Not too long ago I posed a controversial question: Do humans have a moral duty to stop procreating?

The question is not without warrant. Humans are causing a lot of strain on the environment. With there being around 7.3 billion of us on the planet, a reduction in our size would do a lot of good in reducing consumption of the world's goods. The projections don't look good either; according to a report by the United Nations in July, the future is going to be pretty crowded. By 2030, the UN predicts the world's population will rise to 8.5 billion. It will rise further still to 9.7 billion by 2050 and to a crazy-high 11.2 billion by 2100.

“With a combination of climate change and technology, it’s not unthinkable that Antarctica might become inhabited, although it’s hard to imagine it being densely populated.”

Overpopulation is a serious concern, and some of the side effects are increases in production and travel, which contribute to climate change in a big way. We may even be forced to invade Antarctica if the current trends remain, Adrian Raftery, a professor of statistics and sociology at the University of Washington, said in an interview with the BBC:

“With a combination of climate change and technology, it’s not unthinkable that Antarctica might become inhabited, although it’s hard to imagine it being densely populated.”

 

So, then we come back to the initial question I was asking before: Do humans have a moral responsibility to stop procreating? The answer is quite gray (as most moral conundrums tend to be). The truth is humanity may not have to give up its reproductive rights, as the global fertility rate is declining.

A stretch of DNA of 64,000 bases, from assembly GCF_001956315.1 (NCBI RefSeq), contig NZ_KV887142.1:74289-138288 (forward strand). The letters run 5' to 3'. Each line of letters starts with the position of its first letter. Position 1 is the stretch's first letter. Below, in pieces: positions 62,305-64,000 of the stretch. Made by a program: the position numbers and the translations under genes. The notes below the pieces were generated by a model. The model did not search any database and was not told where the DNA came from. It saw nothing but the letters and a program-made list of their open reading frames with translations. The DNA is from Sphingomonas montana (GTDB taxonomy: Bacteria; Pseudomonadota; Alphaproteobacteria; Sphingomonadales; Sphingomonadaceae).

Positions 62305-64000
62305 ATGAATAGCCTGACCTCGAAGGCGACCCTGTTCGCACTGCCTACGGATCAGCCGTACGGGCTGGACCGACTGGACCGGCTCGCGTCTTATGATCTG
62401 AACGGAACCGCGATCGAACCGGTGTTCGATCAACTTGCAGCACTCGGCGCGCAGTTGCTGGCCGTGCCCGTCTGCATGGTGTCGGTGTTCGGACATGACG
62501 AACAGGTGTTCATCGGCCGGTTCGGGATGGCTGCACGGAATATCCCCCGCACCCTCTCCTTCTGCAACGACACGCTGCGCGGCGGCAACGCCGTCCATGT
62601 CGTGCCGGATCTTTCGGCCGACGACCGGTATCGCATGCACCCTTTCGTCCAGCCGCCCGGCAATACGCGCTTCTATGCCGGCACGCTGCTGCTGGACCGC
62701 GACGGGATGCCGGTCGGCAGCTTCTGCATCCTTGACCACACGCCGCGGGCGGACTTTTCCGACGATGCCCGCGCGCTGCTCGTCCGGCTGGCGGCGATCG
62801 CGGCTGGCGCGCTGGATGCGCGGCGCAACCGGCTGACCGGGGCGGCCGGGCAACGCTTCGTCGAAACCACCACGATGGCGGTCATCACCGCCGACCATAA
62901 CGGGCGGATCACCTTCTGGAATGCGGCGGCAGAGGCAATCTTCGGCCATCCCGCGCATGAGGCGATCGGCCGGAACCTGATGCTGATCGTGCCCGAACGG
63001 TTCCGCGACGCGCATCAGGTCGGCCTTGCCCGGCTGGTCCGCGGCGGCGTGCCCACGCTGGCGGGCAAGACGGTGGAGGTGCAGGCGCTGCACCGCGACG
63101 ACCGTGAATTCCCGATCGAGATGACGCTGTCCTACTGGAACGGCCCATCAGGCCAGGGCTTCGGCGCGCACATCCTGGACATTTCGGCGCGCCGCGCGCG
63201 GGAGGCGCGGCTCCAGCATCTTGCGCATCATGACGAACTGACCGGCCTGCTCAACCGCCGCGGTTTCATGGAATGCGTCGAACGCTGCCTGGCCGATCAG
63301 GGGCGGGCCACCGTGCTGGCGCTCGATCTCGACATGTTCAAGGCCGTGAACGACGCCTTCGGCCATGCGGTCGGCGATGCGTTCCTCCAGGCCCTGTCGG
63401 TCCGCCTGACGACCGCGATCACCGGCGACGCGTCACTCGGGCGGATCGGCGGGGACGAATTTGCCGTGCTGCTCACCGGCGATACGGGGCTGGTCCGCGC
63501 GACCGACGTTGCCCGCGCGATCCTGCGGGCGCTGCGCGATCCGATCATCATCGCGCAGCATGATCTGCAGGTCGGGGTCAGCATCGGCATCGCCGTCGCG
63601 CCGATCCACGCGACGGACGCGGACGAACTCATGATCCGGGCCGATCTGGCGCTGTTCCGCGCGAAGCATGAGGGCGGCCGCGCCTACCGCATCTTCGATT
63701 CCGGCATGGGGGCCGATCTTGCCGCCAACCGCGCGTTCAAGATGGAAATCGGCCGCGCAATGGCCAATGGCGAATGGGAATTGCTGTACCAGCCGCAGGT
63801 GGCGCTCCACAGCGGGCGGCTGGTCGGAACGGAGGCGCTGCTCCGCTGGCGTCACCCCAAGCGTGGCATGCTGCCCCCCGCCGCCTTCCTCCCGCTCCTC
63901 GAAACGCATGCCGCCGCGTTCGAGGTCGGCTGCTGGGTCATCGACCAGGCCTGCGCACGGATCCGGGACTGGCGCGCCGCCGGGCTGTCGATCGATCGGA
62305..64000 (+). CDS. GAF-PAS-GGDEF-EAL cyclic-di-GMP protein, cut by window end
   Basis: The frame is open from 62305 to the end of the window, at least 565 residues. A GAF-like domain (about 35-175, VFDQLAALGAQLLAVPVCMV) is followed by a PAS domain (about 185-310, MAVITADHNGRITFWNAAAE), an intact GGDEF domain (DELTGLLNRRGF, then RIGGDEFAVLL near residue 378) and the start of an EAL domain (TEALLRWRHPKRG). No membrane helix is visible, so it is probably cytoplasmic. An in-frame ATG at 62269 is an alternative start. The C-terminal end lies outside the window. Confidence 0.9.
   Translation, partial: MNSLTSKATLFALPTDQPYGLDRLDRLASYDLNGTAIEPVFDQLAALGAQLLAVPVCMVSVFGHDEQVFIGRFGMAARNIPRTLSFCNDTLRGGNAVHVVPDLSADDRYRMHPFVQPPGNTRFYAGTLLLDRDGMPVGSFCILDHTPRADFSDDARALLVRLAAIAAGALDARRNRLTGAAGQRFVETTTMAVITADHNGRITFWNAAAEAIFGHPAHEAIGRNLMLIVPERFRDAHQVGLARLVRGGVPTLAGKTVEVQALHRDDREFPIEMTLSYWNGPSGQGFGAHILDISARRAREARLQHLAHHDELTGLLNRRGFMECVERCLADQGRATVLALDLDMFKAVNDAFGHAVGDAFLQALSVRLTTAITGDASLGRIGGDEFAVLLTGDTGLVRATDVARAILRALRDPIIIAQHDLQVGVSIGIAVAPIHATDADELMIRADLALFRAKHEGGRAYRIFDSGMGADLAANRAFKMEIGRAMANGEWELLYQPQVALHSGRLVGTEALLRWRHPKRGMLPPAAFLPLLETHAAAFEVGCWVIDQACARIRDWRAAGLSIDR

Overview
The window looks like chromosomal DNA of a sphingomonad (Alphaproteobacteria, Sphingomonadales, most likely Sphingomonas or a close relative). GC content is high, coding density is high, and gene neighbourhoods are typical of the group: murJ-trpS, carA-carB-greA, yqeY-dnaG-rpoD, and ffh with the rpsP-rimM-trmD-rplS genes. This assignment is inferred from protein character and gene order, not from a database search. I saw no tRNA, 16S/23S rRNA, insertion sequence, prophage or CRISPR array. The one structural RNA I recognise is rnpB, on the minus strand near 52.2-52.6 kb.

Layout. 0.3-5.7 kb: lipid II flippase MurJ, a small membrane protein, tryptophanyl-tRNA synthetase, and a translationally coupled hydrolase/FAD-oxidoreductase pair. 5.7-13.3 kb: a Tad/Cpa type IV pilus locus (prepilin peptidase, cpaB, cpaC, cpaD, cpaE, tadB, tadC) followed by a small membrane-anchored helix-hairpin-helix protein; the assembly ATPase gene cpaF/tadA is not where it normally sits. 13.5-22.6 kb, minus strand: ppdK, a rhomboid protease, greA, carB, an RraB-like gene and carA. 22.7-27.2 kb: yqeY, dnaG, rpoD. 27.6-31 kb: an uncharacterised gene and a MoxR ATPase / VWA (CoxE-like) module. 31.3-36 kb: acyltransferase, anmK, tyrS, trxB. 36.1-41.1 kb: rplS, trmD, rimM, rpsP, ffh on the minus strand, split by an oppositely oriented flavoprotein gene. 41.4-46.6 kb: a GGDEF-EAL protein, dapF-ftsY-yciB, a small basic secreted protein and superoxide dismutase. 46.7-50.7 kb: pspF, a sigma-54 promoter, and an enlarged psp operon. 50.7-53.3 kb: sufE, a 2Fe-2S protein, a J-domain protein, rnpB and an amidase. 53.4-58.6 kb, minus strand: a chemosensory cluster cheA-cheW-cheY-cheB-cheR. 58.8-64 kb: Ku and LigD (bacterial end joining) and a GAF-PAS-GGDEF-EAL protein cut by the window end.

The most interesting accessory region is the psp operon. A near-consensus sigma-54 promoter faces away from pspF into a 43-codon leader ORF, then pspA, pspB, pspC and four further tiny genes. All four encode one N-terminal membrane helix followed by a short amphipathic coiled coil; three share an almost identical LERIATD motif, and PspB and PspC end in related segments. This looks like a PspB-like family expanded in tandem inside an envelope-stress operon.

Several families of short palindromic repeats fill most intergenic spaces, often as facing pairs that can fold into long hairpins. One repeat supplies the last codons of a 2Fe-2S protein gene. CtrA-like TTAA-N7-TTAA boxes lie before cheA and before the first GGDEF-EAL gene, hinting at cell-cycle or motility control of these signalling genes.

The average child per woman went from five in 1965 to 2.5. This rate is far more sustainable. If this trend continues, the height of the total human population could reach 9.1 billion and tapper off from there, explains Joel Cohen, a population expert.

However, as you can see from the graph above, much of this trend depends on Africa and parts of Asia, where the child-per-woman rate is still quite high (around five). Right now the African continent is the home of 1 billion people; that number will rise to over 4 billion by 2100 if nothing is done. 



“The Africa projections are really scary,” John Bongaarts, vice president at the Population Council in New York City, said in an interview with BBC. “A large proportion will end up in urban slums, which is not a recipe for happy living.”

Aid workers are trying to solve this issue by offering women more choices for their future through providing means of obtaining birth control and education. One experiment found that, in Kenya, helping to change the path of teen pregnancy was as simple as providing the girls school uniforms, showing them that their education was a worthwhile investment over motherhood.

However, providing contraceptives isn't the end — it's a start. As Cohen explains, population, economics, and environment are a dynamic, interconnected system. No single element holds the key to solving the world's problems.

Photo Credit: DIBYANGSHU SARKAR / Stringer/ Getty